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bleggee
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Disk Space management tools for Linux Server?

Can anyone suggest any SW tools/utilities/commands to help manage disk space, identify space hogs, etc for a Linux Server?
(If it matters, it is a web server, headless CentOs 7 LAMP)
LinuxApache Web Server

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Duncan Roe

8/22/2022 - Mon
John Tsioumpris

SInce you are headless you either go for a text based disk usage application like DUtree or if you have webmin then you can go to File Manager.and as you hover over the folder name you will get 3 vertical dots...click on them and in the last entry in the context menu you will see Properties -->Calculate Selected Size
EDIT 1 : Well this was a bit quirky...there is an old module for Webmin called Disk Usage ...install the 1.2 version and you should see it under Others...somehow this should be the END but the module by default only queries the /tmp folder when the issue is to get the whole disk...so if you look carefully you will see a faded cog for settings...hit it and change to / let it calculate/collect and that's all...all the info in a single click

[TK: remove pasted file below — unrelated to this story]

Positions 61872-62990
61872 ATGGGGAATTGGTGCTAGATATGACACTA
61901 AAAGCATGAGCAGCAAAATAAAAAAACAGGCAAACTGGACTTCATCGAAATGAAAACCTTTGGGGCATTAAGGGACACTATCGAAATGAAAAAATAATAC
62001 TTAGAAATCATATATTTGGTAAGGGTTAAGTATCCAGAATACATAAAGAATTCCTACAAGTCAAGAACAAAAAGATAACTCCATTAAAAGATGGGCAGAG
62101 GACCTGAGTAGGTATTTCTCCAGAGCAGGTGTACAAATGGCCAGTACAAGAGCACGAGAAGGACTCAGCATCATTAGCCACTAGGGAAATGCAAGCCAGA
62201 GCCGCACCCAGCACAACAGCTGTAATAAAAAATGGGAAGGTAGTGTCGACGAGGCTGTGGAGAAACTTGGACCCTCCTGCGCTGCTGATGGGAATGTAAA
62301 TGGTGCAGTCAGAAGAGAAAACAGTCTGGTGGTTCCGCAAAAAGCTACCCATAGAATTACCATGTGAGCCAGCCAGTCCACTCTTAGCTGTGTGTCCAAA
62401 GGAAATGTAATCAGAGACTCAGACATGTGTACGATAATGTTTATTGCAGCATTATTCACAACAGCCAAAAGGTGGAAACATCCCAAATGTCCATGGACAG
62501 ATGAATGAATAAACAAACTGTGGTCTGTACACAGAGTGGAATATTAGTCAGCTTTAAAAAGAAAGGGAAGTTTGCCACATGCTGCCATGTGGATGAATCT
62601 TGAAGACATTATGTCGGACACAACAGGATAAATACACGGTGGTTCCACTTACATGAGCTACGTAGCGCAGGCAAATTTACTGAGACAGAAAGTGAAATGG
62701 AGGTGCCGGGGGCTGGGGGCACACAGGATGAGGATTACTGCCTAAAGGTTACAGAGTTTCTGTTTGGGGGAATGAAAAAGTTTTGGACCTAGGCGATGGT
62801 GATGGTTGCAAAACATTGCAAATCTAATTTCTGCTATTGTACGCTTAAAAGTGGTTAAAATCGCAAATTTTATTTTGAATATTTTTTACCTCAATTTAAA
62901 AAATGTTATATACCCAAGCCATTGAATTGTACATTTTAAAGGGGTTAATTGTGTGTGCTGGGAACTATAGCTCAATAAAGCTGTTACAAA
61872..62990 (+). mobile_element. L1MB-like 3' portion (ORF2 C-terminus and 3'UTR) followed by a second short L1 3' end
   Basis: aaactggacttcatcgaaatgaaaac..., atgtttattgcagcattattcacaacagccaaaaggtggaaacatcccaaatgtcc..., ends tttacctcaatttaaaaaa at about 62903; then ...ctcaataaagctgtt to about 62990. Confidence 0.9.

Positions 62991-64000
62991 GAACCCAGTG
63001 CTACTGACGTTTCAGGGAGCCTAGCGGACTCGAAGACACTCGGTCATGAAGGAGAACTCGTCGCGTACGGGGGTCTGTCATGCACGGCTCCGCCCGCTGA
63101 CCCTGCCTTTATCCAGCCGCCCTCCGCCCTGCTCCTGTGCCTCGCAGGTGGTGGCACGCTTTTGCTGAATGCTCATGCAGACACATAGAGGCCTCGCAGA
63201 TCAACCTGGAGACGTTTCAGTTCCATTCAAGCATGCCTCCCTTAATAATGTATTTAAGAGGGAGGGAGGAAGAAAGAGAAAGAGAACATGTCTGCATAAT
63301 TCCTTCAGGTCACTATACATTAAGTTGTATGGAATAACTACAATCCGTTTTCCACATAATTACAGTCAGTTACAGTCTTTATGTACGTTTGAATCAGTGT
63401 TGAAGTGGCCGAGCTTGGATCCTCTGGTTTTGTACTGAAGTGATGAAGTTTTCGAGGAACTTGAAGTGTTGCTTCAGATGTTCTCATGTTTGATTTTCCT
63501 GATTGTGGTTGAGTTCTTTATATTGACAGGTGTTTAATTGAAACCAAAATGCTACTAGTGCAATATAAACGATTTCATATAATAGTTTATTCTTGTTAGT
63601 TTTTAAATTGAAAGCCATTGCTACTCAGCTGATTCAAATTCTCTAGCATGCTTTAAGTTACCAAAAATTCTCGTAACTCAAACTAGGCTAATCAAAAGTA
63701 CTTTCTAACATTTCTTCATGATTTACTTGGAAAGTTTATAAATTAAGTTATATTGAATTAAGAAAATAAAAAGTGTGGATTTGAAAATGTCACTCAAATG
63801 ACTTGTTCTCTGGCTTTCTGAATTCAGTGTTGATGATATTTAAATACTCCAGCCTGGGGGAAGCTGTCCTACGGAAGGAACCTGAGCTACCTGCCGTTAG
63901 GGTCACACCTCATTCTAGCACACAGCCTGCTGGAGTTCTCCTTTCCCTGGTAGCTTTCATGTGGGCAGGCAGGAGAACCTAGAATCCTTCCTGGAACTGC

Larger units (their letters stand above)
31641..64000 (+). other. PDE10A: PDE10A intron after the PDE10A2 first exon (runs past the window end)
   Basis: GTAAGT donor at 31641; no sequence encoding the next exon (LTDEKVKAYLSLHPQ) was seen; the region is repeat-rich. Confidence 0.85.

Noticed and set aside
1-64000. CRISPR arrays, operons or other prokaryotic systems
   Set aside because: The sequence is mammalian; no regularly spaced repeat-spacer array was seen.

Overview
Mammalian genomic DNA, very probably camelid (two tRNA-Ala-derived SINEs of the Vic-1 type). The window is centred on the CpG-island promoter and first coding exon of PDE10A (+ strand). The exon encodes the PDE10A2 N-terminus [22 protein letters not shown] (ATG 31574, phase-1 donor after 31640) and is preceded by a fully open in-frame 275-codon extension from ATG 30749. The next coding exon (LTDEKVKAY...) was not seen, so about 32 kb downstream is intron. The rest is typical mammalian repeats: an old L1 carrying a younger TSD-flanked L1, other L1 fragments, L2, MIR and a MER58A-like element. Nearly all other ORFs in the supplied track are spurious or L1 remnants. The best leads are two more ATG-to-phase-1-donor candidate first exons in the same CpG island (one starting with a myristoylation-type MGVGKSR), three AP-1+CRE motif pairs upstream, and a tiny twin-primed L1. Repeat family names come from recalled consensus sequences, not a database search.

EDIT 2: it's added in the side notification panel and you have a quick overiew or click to have the whole pictureClipboard01.jpg
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noci

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David Favor

I'd add these 2x to noci's list too, which simply add the -h (human option) for faster reading of output.

df -h
df -hi

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I also use pyha like this...

# shell startup file
alias lsfs='pydf -ha | grep -P /dev/md | grep -v /var/lib/lxd'

# lsfs
/dev/md4    1804G 1111G  601G 61.6 [####..] /                              
/dev/md4    1804G 1111G  601G 61.6 [####..] /david-favor

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Duncan Roe

I use this script
#!/bin/sh
#set -x
T=$(mktemp)
mount >$T
find . -mount -mindepth 1 -maxdepth 1 -type d |
  while read i
  do
    grep -E -q "on $(readlink -f "$i") " $T || du -sx "$i"
  done | sort -n
rm $T

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which I have named vss, as below
vss>vss.out
cat vss.out

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The largest directories are at the bottom, so are left on the screen. Run it in /, then in the largest few identified directories. ls -lSr (sort by size) if you don't see big directories in the next level down.
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